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Ultrasound technology may no longer be used solely for medical imaging.  

Researchers from Drexel University are developing a battery-powered, watch-type device that uses low-frequency ultrasound technology to heal wounds.

Drexel University said the device “is the first portable and potentially wearable device to heal wounds with low-frequency ultrasound.”

It is undergoing clinical trials to determine how inflammation and nutrition affects wound closure. This may open doors for treatment customization.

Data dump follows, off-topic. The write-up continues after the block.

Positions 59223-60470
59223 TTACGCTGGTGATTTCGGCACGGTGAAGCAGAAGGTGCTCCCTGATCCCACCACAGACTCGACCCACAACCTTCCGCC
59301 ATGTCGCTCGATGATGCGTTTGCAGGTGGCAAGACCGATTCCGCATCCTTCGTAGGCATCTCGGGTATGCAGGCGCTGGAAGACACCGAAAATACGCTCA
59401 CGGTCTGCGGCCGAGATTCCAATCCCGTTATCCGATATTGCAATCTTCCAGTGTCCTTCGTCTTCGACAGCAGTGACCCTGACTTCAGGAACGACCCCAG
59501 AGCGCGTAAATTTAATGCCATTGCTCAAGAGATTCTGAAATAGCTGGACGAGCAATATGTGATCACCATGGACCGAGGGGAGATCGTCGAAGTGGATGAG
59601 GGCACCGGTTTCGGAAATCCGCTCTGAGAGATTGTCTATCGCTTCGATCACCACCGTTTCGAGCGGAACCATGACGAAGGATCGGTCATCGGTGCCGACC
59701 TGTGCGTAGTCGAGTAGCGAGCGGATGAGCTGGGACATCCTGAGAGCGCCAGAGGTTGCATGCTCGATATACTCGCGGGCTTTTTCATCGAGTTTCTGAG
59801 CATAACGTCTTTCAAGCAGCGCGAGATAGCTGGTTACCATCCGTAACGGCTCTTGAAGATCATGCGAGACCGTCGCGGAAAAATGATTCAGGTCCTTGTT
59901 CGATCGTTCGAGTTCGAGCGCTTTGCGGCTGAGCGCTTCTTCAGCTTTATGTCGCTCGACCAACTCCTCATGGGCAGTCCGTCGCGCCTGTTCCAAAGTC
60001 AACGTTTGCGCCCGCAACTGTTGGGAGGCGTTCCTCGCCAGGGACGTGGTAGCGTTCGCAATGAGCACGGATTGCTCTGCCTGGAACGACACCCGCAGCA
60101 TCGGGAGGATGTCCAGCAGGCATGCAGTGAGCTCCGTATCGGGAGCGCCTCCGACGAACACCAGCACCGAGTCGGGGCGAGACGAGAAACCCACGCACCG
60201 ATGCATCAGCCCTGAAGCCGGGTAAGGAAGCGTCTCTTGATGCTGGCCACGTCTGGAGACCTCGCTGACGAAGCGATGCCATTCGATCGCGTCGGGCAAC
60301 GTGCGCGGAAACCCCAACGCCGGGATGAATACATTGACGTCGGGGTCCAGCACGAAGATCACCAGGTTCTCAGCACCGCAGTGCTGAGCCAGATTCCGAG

The ultrasound technology functions at an energy level lower than that used for pregnancy monitoring. Specifically, it sends 20 kHz ultrasonic soundwaves directly to the wound. While the specific mechanisms of this technology are still being researched, it seems that ultrasound waves stimulate the body’s self-healing process. The ultrasound technology will also help monitor the blood flow to the wound.

 “Once the device is fully developed, the applicator may be applied directly to the wound using a thin piece of tegaderm, gel and medical tape. Then, with the flip of switch, the palm-sized battery pack is turned on, driving the set of transducers inside the device to create acoustic energy and begin the wound-healing process,” said Drexel University.

Because the device is small, portable, and light, it could be used for home healthcare.

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